I have lately found myself immersed in books, both in the form of study as well as in the form of enjoyment. At this point, I consider the two types mutually exclusive. Nothing I read for study these days is, shall we say, likable. Informative, sure, but still dreadful. Two books are at the forefront of my current reading list, and both have been cause for different rants. Today being Monday, I think a rant is in order.

  • I’m reading a book for school that is written by a “professional.” This professional is a specialist in a field, and not a writer. I have to come to notice that there is a clear difference between the two. The author is clearly knowledgeable, but her writing style is atrocious. Her book is quite readable, though it actually feels conversational. While this may seem to be a nice touch, it lends itself to being far too wordy, not to mention chatty.

    Plus, and I wish I was joking here, she includes “illustrations” throughout the text. Only instead of using actual drawings, little Microsoft PowerPoint stick figures are used. They strike various poses, replete with question marks above their heads for “surprising” information. It’s all I can do to not gag.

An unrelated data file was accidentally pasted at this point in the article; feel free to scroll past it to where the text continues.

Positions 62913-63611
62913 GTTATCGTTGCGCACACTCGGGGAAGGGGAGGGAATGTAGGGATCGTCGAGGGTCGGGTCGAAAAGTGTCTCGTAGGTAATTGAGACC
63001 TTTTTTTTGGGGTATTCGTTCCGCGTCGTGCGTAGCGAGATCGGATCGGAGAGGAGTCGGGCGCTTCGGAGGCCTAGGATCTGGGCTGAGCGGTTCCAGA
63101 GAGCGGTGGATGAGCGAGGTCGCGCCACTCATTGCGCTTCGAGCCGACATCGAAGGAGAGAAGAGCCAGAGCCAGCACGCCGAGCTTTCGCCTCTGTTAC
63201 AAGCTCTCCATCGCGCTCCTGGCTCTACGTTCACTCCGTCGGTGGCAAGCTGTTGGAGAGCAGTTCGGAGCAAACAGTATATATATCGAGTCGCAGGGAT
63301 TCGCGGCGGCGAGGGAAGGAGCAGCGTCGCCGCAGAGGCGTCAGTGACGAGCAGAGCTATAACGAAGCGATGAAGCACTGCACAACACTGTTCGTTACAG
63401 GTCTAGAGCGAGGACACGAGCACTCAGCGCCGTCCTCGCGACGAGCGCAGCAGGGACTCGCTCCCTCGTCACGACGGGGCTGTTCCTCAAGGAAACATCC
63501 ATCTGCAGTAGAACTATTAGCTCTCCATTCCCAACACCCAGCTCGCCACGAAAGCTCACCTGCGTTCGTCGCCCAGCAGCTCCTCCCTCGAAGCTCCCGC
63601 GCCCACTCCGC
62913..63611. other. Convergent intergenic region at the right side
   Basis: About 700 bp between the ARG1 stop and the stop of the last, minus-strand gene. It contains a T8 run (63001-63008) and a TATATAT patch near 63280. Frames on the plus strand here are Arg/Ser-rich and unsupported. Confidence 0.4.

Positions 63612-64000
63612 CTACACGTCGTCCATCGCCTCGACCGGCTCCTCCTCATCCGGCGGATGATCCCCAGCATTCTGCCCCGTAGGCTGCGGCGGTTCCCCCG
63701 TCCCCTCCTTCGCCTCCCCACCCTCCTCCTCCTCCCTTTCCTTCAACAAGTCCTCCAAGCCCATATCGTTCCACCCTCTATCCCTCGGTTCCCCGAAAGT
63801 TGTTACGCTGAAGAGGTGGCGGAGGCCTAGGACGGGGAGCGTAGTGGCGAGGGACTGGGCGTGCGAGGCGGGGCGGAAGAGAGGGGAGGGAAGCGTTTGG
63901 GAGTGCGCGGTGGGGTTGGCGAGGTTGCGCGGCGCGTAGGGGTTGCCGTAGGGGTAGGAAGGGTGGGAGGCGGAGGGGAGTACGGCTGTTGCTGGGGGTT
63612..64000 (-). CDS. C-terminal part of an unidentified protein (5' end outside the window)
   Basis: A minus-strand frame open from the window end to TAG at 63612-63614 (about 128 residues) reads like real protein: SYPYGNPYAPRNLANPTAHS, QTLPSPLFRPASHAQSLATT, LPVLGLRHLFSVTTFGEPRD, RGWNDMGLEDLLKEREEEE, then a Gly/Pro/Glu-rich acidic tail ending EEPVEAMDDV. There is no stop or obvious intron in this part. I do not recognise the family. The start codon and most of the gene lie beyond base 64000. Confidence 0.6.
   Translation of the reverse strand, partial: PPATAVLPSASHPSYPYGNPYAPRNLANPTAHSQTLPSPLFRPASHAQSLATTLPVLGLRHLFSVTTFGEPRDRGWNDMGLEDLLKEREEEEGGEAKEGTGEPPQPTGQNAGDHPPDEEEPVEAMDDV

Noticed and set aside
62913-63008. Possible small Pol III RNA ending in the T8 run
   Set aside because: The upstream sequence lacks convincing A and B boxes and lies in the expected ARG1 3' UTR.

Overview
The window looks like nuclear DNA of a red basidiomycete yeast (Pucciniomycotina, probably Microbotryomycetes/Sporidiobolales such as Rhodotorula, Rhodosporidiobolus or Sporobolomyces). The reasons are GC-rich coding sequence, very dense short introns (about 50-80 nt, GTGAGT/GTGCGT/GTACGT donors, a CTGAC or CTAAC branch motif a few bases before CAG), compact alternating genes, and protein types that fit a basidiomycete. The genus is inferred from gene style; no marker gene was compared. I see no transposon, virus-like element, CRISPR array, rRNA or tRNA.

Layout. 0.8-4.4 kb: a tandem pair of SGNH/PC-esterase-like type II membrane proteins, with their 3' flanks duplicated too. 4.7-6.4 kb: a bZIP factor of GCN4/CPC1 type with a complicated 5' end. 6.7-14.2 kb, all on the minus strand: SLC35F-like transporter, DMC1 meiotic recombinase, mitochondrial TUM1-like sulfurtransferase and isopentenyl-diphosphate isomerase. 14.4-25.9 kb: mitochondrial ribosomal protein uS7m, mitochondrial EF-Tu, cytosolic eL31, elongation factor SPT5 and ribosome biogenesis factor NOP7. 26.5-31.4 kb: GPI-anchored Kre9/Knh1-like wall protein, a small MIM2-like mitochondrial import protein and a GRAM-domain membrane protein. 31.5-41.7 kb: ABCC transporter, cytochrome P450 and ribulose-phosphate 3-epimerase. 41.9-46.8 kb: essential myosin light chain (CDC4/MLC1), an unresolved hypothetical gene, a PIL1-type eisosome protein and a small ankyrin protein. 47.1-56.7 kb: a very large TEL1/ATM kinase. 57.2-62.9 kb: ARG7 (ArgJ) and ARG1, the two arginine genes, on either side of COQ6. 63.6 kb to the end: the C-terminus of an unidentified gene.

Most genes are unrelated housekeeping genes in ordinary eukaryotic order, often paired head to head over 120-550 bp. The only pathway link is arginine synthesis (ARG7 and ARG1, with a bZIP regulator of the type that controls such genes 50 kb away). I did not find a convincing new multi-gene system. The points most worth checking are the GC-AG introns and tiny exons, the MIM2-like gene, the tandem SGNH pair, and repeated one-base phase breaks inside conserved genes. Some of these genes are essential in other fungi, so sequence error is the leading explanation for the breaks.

• Thanks to a referral from my friend Dave (note: he mentioned this quite a while ago; my to-read list just happens to be about 20 miles long), I am currently immersed in Jasper Fforde’s The Eyre Affair. This book is captivating, and I’m thoroughly enjoying it. What I’m not enjoying, however, is the previous owner’s use of the book. As I do with many books, I bought this one at the used book store. Sometimes it’s fun to find used books with notes in them. I like to see what gets underlined, as that’s what’s generally found intriguing at the time, and I especially love little notes about ideas or thoughts from a reader. It makes a read very interesting, and I myself have been known to do such things on occasion.

    However, I draw the line when someone’s only markings are critical. Whoever owned this book before I did thought himself quite the editor. Every few pages, a word is circled that is deemed to be ungrammatical or a typo. I mean, really, what’s the point? We all know what the author meant, and in the grand scheme of things, a mistyped prepositional phrase doesn’t really make all that much difference to the story. I have a mind to go and erase all the markings so that I can enjoy this great work of fiction without being shown all its mistakes. So there.